Tomorrow, in marking International Survivors of Suicide Loss Day, the Mental Health Commission of Canada (MHCC) remembers those who have died by suicide, and the people — family members, friends, and colleagues — left behind. Having lost my closest friend to suicide, I have often spoken of my fellow survivors as a “secret society of grievers.” Too often, we are burdened not only by grief and loss but also by the stigma and shame that shroud deaths by suicide.
Throughout the month of November, the MHCC has been encouraging people to leave a message on our #sharehope wall, a curated collection of hopeful and healing thoughts for those who may be struggling. Our November Catalyst also includes an article with helpful information on how to share your story safely.
Because we know that loved ones left behind are at higher risk of suicide themselves, and also that ways and means exist to prevent it, if you are experiencing thoughts of suicide, reach out to your local distress centre and ask trusted family members or friends to help you make a safety plan. Tomorrow, as we remember those we have lost to suicide, let’s redouble our commitment to preventing it.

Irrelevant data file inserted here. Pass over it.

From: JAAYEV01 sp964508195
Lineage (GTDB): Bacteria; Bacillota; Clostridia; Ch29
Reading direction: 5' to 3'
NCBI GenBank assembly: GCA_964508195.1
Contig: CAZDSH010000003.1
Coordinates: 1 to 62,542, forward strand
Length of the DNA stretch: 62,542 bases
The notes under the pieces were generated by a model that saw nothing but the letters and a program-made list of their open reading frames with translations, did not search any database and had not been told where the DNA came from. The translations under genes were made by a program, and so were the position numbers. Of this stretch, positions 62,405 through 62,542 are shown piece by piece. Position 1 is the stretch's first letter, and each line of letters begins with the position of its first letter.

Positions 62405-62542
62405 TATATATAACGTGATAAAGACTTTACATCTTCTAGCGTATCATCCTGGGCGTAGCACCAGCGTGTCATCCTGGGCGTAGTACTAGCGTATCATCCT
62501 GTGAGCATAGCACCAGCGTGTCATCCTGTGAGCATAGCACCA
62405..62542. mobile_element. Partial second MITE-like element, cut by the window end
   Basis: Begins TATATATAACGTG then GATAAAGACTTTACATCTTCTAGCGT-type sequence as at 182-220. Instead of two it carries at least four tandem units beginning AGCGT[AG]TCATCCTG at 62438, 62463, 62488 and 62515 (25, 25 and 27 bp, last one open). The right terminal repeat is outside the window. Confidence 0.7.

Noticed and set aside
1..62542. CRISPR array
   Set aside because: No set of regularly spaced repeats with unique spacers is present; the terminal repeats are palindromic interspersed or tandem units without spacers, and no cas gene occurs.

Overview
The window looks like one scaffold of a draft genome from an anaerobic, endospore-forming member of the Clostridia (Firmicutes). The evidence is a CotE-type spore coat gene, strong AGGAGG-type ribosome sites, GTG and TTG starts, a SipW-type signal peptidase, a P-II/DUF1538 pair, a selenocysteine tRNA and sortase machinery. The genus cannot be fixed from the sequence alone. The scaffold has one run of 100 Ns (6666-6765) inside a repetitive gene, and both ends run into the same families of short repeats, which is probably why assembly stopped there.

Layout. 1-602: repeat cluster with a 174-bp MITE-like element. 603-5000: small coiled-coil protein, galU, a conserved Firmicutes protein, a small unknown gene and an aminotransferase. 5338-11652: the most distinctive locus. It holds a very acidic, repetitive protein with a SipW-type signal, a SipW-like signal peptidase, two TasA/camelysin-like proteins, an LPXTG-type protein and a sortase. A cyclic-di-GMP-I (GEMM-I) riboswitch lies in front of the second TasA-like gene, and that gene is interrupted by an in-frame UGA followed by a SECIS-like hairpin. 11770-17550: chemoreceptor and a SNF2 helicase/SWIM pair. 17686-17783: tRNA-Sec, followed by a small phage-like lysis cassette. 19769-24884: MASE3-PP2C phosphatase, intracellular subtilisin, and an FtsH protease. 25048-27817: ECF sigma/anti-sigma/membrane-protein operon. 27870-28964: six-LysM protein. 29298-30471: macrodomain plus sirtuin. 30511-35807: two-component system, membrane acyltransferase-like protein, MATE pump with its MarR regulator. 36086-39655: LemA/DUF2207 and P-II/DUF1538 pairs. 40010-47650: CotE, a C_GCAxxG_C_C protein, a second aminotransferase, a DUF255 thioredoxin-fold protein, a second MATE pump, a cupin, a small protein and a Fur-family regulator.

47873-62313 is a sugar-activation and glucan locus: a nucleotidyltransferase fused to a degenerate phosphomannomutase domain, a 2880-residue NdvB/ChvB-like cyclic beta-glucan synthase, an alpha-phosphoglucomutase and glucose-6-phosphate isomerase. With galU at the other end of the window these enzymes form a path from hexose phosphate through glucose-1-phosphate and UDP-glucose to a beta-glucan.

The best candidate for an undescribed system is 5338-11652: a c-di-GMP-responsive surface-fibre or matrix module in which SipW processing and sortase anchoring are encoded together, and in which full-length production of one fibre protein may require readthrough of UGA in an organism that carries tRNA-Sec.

For our part, the MHCC is planting Roots of Hope, a community-based suicide prevention program, in eight communities across the country. From training care providers to leveraging the power of peer support, Roots of Hope is knitting together a social safety net that benefits us all.
If there is one message I want to share, it’s this: there is hope and there is help — and there is no shame in asking for it. Our toolkit for survivors of suicide loss is a good place to start.
President and CEO, Mental Health Commission of Canada
Mental Health Commission of Canada, Media Relations
613.683.3748 / email@example.com